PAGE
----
that continues to attract new generations of students teachers, scholars and politicians” (p. xv [14]).
Innovation together with bank credit, according to Schumpeter, are the economic mechanisms “that
define a large part of the history of mankind” [16]. In his Theory of Economic Development he
classified innovation into five categories: new products (or goods), new methods of production (or
processes), new sources of supply (or half-manufactured goods), the exploitation of new markets, and
new ways to organize business. In Schumpeter’s original schema, innovation is accomplished by
“entrepreneurs” who developed new combinations of existing resources [18]. However, in his later
works, he came to regard the large corporation as the innovative engine driving the development of
leading economies [19]. His emphasis of the entrepreneur being a single individual changed to
viewing the concept as capable of being embodied by a collaborating team of people. In the 1940s he
published his classic Capitalism, Socialism and Democracy which, in a salient point for contemporary
economics, predicted the demise of capitalism becoming a victim of its own success [20]. McCraw
[21] concludes that the history of information technology confirms Schumpeter’s thinking. On the
significance of the pioneer and innovator (i.e. the entrepreneur) he has this observation to make:
The pleasure derived from being creative and from pushing through sporadic innovations is the
prime factor from which the acquisition of economic power is derived.
Later in his career, Schumpeter paid increasing attention to history “as key to understanding not only
capitalism but economic life in general” (McCraw, [18] p. 248).
Fagerberg [2] makes the fundamental distinction between invention and innovation; where the former
is regarded as the “first occurrence” while the latter is the “first attempt to carry it out into practice”.
This is in line with Van de Ven’s [22] assertion that “an invention or creative idea does not become an
innovation until it is implemented or institutionalized”. Storey [9] concludes that the very meaning of
the term innovation has been both controversial and problematical. One of the main challenges of a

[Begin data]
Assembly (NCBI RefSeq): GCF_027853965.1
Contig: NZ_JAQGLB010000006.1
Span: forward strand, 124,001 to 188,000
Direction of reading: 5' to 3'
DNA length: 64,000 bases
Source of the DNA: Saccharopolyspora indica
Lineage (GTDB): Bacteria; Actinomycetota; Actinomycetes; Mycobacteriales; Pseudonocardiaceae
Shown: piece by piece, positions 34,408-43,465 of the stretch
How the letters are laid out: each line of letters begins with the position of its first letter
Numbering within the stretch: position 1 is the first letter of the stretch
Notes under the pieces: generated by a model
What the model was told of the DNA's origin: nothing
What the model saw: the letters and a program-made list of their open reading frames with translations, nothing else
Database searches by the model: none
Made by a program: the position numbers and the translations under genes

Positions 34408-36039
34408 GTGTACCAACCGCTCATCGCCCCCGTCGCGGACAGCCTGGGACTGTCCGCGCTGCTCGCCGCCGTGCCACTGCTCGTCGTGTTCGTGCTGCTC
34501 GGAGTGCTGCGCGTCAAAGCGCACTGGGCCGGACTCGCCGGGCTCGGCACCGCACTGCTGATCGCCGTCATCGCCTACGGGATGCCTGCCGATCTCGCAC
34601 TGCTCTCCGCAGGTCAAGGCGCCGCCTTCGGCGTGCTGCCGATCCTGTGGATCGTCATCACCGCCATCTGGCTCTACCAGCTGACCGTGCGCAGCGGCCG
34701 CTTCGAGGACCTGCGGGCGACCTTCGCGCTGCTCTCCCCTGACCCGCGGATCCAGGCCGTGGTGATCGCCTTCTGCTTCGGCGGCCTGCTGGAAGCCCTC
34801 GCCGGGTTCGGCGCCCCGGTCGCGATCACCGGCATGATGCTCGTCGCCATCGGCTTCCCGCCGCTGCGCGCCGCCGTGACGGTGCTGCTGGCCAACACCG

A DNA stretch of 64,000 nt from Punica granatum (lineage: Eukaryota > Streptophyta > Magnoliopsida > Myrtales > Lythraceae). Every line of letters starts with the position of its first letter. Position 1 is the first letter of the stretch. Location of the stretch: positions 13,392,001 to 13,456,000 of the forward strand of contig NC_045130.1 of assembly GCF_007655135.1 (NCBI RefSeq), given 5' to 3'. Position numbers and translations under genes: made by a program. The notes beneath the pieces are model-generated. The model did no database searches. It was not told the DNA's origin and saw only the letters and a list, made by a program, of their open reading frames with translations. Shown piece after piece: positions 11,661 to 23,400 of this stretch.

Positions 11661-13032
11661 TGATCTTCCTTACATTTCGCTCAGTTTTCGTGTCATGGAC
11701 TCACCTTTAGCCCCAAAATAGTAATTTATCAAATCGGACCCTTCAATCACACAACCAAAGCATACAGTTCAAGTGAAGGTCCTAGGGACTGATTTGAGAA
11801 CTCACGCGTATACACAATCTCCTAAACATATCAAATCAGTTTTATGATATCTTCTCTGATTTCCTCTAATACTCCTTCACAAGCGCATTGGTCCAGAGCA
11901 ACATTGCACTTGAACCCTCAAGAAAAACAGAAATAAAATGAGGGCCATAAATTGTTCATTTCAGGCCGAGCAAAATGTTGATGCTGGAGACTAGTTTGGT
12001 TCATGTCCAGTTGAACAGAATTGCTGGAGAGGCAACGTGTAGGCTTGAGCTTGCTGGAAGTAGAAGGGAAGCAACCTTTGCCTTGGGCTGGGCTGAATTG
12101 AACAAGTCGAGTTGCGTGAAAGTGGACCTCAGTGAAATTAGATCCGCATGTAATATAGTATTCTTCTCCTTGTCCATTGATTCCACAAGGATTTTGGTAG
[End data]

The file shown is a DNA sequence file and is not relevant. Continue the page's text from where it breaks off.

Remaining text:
review of innovation is the range of definitions from a wide body of literature. In their analysis of the
terms innovation and innovativeness from 21 empirical studies in the new product development (NPD)
literature, Garcia et al. [23] discovered that “no less than fifteen constructs and at least 51 distinct
scale items” were used leading to a great deal of ambiguity (p.110). The Minnesota Innovation
Research Program (MIRP) resulted in important pioneering work on innovation and its publications
are generally known as the Minnesota studies [8]. The MIRP program was carried out by
approximately 40 researchers who conducted longitudinal studies of 14 innovations during the 1980s.
Four basic factors are implicit in their work: new ideas, people, transactions and institutional context.
The increasingly important role of academia in supporting innovation in knowledge-based societies
has led to the development of a number of models from national systems of innovation (NIS) [24] to
the more recent Triple-Helix model of university-industry-government relations [25]. The fragmentation
of organizational driven innovation by the diffusion of ICT has resulted in the move towards open and
user-lead innovation. Furthermore, the development of social networking and networks of practice is
currently the subject of growing academic interest. Table 1 below summarises some important
theoretical contributions to innovation studies described in this introductory section. However this
sample is by no means exhaustive given the voluminous and eclectic nature of innovation studies.